(In case you’re wondering — no, the Amish are not also Mennonites.)
Some Old Order Mennonite groups include:
- Orthodox Mennonites
- Stauffer Mennonites
- Virginia Old Order Mennonite Conference
- Reidenbach Old Order Mennonites
- Reformed Mennonites
In general, Old Order Mennonites discern themselves from their Mennonite cousins by refusing many of the modern technologies that we take for granted. This is not out of a fear or rejection of technology itself, but because of the faith’s belief in community and togetherness.
Old Order Mennonites also dress plainly, meaning they almost exclusively wear monochromatic clothing with little or no jewelry.
They tend to live in rural areas, even more than other Mennonite denominations, and they actively practice excommunicative shunning against those who take egregious action against the church itself.
This concept is cribbed from the Amish, who are notorious for their practice of meidung, or shunning.
In these regards, it’s easy to see why someone could see a practicing Old Order Mennonite person and believe them to be Amish. After all, they dress similarly (some say “the uniform is the same”), they travel similarly, and they even practice similar church disciplines.
One of the major differences, however, is that Old Order Mennonites will have churches where they worship, which are also called “meeting houses.” This is a stark contrast to the Amish, who have no churches.
Conservative Mennonites also participate in a form of modern health insurance. While not purchased from a healthcare provider, their health insurance still covers them in the event that they need treatments. However, it’s more in the form of collective bargaining with healthcare providers than actual insurance.
The Amish, by contrast, do not.
While there are other differences that discern Old Order Mennonites from both the Mennonites and the Amish, these beliefs are the easiest to recognize.
But with all of this said, we’re left with one important question.
Since there aren’t that many Mennonites in the world, why are there so many denominations?
Why Do So Many Mennonite Denominations Exist?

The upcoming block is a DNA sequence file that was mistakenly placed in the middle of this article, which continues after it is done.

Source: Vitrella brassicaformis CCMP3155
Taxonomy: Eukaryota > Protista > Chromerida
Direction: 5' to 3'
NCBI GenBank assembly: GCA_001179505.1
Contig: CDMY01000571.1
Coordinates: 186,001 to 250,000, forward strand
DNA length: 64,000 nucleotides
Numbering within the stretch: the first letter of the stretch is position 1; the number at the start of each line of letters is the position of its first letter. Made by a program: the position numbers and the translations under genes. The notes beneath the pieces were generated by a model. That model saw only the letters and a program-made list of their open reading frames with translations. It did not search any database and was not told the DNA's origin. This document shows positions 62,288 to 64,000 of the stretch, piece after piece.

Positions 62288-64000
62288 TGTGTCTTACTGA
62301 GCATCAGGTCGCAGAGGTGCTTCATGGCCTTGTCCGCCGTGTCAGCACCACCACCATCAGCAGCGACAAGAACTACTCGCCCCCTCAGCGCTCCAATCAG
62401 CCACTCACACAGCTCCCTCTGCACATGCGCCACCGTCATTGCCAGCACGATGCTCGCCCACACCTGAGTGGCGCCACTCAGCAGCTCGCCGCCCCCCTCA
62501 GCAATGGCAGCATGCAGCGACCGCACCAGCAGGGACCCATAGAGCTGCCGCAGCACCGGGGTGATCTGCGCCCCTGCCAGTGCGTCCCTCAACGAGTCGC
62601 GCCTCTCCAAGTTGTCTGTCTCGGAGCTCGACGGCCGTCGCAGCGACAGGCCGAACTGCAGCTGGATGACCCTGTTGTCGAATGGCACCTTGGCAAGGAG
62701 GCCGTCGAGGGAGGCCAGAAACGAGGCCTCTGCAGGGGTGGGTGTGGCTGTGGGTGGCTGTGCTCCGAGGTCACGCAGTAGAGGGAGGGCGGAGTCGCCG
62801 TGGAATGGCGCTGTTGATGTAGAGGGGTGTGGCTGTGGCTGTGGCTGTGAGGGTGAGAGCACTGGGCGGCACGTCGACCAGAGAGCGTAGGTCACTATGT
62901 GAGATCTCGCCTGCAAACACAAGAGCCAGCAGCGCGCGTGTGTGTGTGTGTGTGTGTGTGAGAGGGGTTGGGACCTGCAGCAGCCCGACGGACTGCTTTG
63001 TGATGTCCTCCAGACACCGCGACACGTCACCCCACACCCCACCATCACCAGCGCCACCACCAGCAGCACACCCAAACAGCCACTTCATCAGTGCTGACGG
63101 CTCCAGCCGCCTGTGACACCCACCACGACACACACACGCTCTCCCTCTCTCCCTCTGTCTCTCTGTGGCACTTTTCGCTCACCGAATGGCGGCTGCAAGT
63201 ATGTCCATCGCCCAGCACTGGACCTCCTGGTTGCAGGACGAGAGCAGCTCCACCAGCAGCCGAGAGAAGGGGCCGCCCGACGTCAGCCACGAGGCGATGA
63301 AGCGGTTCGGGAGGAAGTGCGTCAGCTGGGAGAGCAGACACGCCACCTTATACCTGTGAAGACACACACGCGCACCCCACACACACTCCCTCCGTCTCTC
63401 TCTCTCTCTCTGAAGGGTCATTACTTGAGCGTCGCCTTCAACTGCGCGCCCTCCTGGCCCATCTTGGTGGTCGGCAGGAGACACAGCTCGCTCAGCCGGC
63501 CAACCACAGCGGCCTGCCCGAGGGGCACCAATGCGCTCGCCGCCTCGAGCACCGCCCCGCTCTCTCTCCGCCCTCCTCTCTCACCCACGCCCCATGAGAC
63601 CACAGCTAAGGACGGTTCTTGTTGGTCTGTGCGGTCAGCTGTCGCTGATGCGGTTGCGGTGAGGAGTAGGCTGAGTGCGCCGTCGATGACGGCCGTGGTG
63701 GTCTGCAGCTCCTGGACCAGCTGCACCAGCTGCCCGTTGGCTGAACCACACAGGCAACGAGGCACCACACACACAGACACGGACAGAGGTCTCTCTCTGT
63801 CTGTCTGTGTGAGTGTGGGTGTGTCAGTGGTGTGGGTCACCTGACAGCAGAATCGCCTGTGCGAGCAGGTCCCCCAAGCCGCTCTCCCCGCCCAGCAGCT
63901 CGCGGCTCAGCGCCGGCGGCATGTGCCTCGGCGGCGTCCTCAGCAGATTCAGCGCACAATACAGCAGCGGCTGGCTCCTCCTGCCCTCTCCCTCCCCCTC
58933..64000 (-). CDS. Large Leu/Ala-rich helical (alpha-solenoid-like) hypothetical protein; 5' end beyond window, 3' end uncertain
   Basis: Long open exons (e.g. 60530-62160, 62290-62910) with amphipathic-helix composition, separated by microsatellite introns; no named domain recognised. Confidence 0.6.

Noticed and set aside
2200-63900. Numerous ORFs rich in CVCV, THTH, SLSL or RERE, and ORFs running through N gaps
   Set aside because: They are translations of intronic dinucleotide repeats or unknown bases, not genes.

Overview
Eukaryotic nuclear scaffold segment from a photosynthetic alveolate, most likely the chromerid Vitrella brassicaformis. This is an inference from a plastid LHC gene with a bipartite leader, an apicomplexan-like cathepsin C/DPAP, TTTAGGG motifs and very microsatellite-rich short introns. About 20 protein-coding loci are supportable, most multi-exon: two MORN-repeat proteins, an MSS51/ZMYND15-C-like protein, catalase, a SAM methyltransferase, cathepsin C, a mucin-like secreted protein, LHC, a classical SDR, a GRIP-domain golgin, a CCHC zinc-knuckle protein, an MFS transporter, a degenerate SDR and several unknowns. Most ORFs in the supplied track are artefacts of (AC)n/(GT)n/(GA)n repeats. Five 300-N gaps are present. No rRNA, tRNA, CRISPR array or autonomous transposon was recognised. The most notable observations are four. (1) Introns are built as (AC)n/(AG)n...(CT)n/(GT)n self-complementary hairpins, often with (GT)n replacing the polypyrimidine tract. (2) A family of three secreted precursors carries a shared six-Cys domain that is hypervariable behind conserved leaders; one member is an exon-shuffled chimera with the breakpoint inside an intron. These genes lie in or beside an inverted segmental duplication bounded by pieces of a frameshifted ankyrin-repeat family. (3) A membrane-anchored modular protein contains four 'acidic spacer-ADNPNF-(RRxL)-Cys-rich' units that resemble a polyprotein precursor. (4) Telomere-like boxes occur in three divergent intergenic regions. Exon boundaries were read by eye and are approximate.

Following the Protestant Reformation, Christianity saw a massive series of offshoot denominations that still believed in the Bible, but ultimately had their own ideas about what it meant.
However, there were a wide variety of reasons for the creation of these denominations, and some of them could get so specific that they seemed ludicrous.
For example, the Swankites first separated from the Wengerites concerning major issues like baptism ceremonies and the relationship of the individual to the church and the church to Christ.
But one of the other issues was the length of the meetings the church held.
For another example, Jakob Ammann founded the Amish by creating different ideas about the concept of excommunication. This was a major difference between him and the existing Mennonite belief system, so it caused an ideological schism.
As a result, the umbrella concept of “Mennonites” doesn’t actually exist since there are so many factions in such a small group.
According to Britannica, there are only about 1 million Mennonites in the world. Above, we listed more than a dozen different denominations, and there are way more scattered throughout the world.
The truth is that Mennonite beliefs are somewhat unified in terms of biblical understanding and interpretation. But they’re far from unified in terms of agreeing on…
Just about anything.
At the same time, some of these denominations are so similar that it seems almost bizarre that two denominations exist.
But for some of these groups, the determining factor is geography. That’s why you’ll find Conference Mennonites named after their state or region. Their unifying factor is less about beliefs (since their differences are so minute at this point) and more about their geography.